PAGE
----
There was a breakdown of the demographics with regard to this survey. It indicated that younger producers were more open and in fact even requesting change than were older producers. It tells us
that those who will be farming in the future are in the majority in wanting to see changes to the Canadian Wheat Board.
It is interesting that they want to see structural changes to the board. They talked of discussing a dual market, domestic versus export and how that would be handled. The primary focus during the last election campaign was that the Canadian Wheat Board needs to be made more accountable and it needs to be more responsive to the producers it is supposed to serve. There is overwhelming support in this survey for the Canadian Wheat Board to be made more accountable to the producers that it is supposed to serve.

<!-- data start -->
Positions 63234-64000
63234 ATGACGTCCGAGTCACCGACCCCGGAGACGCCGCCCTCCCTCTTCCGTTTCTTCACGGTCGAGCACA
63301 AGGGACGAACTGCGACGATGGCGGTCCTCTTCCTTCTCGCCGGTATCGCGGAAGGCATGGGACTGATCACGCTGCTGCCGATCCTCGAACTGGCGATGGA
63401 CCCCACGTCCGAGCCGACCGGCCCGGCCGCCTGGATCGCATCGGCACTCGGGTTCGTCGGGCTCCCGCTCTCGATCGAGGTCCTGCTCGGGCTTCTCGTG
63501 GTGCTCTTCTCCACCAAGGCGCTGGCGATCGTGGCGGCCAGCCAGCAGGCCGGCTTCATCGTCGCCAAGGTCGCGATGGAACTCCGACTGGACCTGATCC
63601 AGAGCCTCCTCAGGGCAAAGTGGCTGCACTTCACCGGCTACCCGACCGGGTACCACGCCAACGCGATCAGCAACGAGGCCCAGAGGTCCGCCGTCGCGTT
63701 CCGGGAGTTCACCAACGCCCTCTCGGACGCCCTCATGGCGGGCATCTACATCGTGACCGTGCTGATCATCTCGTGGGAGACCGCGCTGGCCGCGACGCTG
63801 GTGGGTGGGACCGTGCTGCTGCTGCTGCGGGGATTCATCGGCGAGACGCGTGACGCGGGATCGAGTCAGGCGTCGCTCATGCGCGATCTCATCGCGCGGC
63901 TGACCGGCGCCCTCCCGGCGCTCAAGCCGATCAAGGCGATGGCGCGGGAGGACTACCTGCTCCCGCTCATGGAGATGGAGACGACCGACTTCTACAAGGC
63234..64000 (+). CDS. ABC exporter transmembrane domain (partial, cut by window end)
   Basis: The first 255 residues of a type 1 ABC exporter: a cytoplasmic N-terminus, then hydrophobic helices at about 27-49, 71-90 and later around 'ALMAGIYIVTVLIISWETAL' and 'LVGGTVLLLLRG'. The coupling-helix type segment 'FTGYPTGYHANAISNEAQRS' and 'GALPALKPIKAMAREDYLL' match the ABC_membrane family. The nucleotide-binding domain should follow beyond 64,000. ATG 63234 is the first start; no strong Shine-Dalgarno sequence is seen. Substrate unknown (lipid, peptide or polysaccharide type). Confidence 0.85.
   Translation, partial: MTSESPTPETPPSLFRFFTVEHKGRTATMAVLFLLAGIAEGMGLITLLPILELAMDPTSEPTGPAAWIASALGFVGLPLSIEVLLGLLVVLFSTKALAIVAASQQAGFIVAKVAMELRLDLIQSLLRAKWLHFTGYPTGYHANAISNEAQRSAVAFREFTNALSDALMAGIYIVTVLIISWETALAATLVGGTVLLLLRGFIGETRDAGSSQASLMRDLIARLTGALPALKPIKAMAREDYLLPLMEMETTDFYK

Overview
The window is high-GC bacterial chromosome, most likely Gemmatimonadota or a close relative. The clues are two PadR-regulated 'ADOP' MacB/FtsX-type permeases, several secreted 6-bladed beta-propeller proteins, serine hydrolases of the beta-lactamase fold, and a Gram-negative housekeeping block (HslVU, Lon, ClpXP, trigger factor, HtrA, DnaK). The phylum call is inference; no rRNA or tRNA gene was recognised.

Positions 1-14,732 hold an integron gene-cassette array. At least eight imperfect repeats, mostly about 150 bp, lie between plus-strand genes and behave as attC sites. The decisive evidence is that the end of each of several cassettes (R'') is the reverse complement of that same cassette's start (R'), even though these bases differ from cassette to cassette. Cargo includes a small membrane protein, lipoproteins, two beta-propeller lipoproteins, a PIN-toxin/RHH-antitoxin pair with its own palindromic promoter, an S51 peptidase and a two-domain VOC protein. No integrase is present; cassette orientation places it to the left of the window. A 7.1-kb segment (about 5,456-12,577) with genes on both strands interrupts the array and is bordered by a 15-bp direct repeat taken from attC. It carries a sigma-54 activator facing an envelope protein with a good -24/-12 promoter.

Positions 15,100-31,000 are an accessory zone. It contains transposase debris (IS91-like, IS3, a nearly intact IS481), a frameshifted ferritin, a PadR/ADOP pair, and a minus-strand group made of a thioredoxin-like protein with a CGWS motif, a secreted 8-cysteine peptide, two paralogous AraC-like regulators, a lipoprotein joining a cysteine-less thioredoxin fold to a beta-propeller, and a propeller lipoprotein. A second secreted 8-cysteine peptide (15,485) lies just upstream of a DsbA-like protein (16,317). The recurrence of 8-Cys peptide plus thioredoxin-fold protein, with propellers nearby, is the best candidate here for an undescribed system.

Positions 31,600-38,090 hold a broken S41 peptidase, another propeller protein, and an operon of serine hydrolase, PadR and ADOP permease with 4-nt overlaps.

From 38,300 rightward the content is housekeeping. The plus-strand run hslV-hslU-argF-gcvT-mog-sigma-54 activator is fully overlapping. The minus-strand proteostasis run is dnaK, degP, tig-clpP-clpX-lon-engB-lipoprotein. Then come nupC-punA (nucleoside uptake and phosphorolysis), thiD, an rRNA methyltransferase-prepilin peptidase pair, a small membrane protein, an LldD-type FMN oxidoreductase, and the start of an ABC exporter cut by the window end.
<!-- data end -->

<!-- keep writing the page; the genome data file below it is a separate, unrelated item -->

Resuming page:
Currently the Canadian Wheat Board is controlled solely by the federal government. It is answerable to the minister of agriculture and, by extension, to the Privy Council. The commissioners are appointed by the Privy Council. Their term lasts until they reach the age of 70. Their benefits are extremely luxurious and in their jobs there is little for which they can be held accountable. It is not what the producers are calling for.
Two-thirds of the respondents to the survey said that the federal government should have less control and influence over the Canadian Wheat Board. That aligns perfectly with the motion I brought today. The producers should be able to make their own decisions on how their products are marketed.
Farmers may recommend that certain alterations be made to the Canadian Wheat Board, but the decision to implement those changes is still solely at the discretion of the federal government. Farmers are powerless. The wheat board advisory board is powerless to make changes to the board, even though it is supposed to be the elected body which has influence over the board.